The Hansens founded Iowa Select Farms in 1992 after getting financing and a contract for 10,000 sows. The business has grown to include gene transfer centers, multiplication, gilt development, sow, nursery and wean-tofinish farms with an emphasis on animal health, nutrient management and environmental stewardship, according to company literature. Environmental efforts include supplying neighboring crop farmers with manure to replenish soil fertility and utilizing Geographical Information System software to view all farms receiving nutrients to ensure manure is applied responsibly and in compliance with state regulations.

Hansen Foundation Gives Back

The Hansens established the Deb and Jeff Hansen Foundation in 2006 to further support the communities where their employees live and work. “We’re so proud of what we do for our communities through our foundation,” said Ms. Horbach.

In the last year, the foundation raised more than $2 million to invest back into communities where Iowa Select Farms are located. The foundation focuses on three areas — child and family support, military and childhood cancer. In 2022, the child and family support included serving power snacks to 27,717 children in 113 schools, 20,000 families with a Christmas meal and 85 food pantries assisting 8,400 families. Pork care packages served more than 14,000 military families. Cancer care included a $300,000 donation for the Jeff and Deb Hansen Home for Hope renovations and gifts for families and cancer patients.

Ms. Horbach likes to talk about the “unforgettable opportunities” offered by the Children’s Cancer Connection’s Iowa Adventure program. Families of children with cancer receive a special free weekend at Iowa attractions of their choice such as the state fair, Lake Okoboji and visits to apple orchards.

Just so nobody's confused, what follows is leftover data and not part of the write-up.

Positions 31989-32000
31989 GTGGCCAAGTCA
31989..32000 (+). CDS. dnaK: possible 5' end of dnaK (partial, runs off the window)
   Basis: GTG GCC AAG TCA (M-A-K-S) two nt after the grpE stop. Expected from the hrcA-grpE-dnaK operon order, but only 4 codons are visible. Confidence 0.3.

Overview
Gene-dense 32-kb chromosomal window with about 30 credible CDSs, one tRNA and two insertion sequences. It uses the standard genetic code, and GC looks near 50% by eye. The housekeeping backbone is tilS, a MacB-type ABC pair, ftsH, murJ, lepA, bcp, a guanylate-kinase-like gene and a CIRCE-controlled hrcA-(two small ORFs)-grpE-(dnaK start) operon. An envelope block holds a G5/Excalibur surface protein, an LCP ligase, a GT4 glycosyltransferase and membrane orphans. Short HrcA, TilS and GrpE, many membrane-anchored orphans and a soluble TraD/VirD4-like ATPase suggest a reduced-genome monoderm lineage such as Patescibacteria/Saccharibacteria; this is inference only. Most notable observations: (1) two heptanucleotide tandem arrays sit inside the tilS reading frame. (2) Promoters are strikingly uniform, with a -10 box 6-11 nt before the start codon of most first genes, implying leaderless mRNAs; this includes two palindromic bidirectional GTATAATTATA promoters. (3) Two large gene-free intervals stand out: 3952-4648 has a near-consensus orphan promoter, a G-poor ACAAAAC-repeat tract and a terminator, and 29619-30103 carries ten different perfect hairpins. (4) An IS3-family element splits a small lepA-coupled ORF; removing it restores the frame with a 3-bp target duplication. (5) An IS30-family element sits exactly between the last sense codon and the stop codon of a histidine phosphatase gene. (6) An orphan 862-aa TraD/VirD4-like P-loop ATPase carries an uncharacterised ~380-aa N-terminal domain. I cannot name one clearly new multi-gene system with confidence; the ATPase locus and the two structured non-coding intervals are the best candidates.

A 501c3, the Hansen Foundation is funded by gifts from Jeff and Deb Hansen, employees, contractors, owner-operator truck drivers for Iowa Select Farms and other friends and sponsors. Ms. Horbach invites ABI members to join forces with the foundation “to keep Iowa strong."

Flexible Yet Focused

As shifts in public attitudes and changes to agriculture such as California’s Proposition 12 affect the way farming is done, Iowa Select Farms counts itself “lucky to be in a really great ag-friendly state,” Ms. Horbach said, praising “the awesome political climate we have here, the way Iowans in general continue to value and celebrate agriculture.”

“At the local level, we value working with our city councils, supervisors, DNR, all these entities that really help foster this great community and environment for livestock production.”

The company’s farms are in the process of becoming compliant with “Prop 12,” which, among other regulations, requires producers who want to access California’s markets to provide at least 24 square feet of floor space per breeding pig in hog confinements.

“As a company we will continue to gauge what consumers demand,” noted Ms. Horbach. Preliminary indications are that pork prices are rising in California, which represents 13% of the national pork market, but demand isn’t matching that, she said. “As an industry, it will be interesting to see what happens there.”

Other challenges include higher prices for feed ingredients like corn and soybeans, along with skyrocketing labor costs. In the new year, Iowa Select hopes to see inflation moderate, the economy stabilize and free trade agreements negotiated to expand the market, especially in Asian countries where pork is the number one food.

Ultimately, “consumers call the shots,” and Iowa Select Farms will remain focused on what it does best, said Ms. Horbach. “All we do is produce pork. Our pigs are hungry. We have to keep them fed and happy.”